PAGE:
This post is late coming as I’m now in Montenegro, but once I left Aegina I was too busy sightseeing, travelling, writing for NaNoWrimo and editing Novel#1 (editing is taking longer – and proving trickier than I imagined) to find time to blog. A five hour train journey from Athens to Kalambaka helped me to get some words down and I did contemplate writing on the bus trip from Kalambaka to Corfu but that thought was almost immediately dispelled by the nauseating road. I am not normally one to get motion sick but bus trips through winding, hilly roads make me seriously queasy (it did not help that the movie they’d chosen to show on the bus featured gory torture scenes!)
What a good way to start this post, but I suppose it goes to show travel isn’t all sunshine and roses - sometimes it’s nauseating bus trips, accidentally ordering weird food, blisters and wearing the same clothes for days on end. And now that I’ve rambled on, I’ll go back to the beginning - after we left Aegina - which is where I left you in my last blog post.
We arrived in Athens off the ferry and the business of Athens was in stark contrast to the laidback lifestyle on the island. It was all hustle and bustle and people and noise. We had to find our way to the train station, then managed to buy tickets and got on a train we assumed was going in the right direction. As we waited for the train to leave the station more and more people crammed on - it was only mid-afternoon but that train felt more crammed than either Melbourne or London in peak hour…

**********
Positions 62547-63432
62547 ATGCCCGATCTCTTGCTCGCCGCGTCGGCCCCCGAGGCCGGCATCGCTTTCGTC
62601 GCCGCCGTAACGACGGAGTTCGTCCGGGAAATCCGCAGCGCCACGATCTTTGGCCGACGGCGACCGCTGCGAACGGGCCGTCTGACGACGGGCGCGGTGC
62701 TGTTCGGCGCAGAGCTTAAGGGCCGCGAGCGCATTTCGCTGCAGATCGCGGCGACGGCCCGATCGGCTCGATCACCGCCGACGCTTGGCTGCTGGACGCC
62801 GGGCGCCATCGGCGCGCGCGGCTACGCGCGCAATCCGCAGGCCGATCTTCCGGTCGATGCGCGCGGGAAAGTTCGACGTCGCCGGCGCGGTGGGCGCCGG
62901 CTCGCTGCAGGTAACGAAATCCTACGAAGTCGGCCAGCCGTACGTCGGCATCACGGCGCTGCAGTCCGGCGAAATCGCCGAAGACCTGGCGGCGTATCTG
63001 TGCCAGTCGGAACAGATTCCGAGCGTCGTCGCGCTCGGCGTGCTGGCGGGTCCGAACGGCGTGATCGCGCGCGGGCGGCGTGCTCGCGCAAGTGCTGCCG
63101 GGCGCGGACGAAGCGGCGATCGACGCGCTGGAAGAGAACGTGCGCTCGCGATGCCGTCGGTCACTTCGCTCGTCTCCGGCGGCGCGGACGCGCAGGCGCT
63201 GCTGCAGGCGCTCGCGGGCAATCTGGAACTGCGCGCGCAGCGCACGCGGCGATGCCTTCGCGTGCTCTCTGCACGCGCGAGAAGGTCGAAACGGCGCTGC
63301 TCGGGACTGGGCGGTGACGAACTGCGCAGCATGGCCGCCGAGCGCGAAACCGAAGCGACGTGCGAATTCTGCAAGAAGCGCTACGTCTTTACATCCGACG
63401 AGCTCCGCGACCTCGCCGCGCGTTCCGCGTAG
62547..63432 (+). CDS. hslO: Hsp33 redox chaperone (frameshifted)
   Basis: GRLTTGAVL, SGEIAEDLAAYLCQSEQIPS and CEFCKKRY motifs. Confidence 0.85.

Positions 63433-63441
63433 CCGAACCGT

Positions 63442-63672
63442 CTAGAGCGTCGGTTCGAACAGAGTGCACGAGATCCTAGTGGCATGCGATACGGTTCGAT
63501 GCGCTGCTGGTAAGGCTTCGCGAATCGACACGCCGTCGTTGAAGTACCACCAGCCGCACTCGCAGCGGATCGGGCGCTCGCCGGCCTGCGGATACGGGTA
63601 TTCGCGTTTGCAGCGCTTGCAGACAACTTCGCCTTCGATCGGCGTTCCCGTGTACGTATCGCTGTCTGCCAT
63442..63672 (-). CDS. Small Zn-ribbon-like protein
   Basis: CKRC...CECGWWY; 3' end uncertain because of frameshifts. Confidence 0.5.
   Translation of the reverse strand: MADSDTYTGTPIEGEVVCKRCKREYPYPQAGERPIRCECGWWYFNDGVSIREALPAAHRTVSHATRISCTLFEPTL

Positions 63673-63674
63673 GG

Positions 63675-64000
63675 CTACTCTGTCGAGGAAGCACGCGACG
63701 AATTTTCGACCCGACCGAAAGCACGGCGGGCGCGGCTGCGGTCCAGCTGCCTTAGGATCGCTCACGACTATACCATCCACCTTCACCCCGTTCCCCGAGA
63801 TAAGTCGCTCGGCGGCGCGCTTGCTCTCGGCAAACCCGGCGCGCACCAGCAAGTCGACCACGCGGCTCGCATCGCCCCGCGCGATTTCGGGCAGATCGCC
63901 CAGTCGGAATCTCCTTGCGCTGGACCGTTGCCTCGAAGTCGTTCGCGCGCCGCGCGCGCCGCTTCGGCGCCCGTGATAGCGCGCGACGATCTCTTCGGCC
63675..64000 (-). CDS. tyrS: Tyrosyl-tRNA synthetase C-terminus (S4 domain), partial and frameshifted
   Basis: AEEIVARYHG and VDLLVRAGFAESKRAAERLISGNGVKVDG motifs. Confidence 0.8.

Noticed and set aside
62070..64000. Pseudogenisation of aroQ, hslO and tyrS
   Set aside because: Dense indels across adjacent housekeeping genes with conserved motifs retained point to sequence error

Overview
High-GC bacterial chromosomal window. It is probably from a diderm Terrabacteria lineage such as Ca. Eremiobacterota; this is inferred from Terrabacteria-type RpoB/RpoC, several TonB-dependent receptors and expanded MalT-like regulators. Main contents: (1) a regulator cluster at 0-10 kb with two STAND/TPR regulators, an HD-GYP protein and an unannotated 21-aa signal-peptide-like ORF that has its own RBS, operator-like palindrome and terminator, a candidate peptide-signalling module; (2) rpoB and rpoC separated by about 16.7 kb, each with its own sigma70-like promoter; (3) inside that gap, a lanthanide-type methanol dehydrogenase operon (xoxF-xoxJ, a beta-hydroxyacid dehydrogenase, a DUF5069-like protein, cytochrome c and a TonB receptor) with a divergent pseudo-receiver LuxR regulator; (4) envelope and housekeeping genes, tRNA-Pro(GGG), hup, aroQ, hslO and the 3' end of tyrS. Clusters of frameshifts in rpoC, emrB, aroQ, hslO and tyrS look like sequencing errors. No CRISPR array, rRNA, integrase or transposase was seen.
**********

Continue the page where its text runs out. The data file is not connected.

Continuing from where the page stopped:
We managed to disembark the train at the station we wanted and walked a kilometre or so to our hotel. This was my first longish walk carrying my backpack - which weighs almost half as much as I do! I don’t want to ditch anything either because most of the weight comes from my notebooks and art supplies … I will just have to get stronger, and in the meantime get Gordon (my partner) to help me lift it on to my back so I don't end up like an upside down turtle.
We found our hotel. Our room had a fancy chandelier that there was no switch for and smelled of stale cigarette smoke (high up on my list of least favourite smells – but people can smoke anywhere they like so I’ve had to put up with it). We dumped our bags and set off on foot to explore the city, which also smelt - like a mixture of blocked drains, urine, smoke and exhaust fumes. Am I selling Athens?? I actually really enjoyed it, despite its odour.
Buildings and streets in Athens. There are so many grand old buildings that are abandoned and graffitied.
A Norwegian I met on the ferry across (he could not believe we were heading north for the winter; he was wintering in Greece) said that half of Greece’s population lives in Athens. It is sprawling. A contrast of old, preserved historic sites and crumbling, graffitied once-grand buildings. We had limited time in Athens but we went to the Acropolis (which the Norwegian said we shouldn’t miss, although he emphatically warned us against Bulgarian and Albanian pickpockets, which, thankfully we saw none of – and all the Albanians we met in Albania were very nice!).
Views of the Acropolis (including the Parthenon, centre).
After a brief two nights in Athens we headed to Kalambaka ... which you can read about in my next post.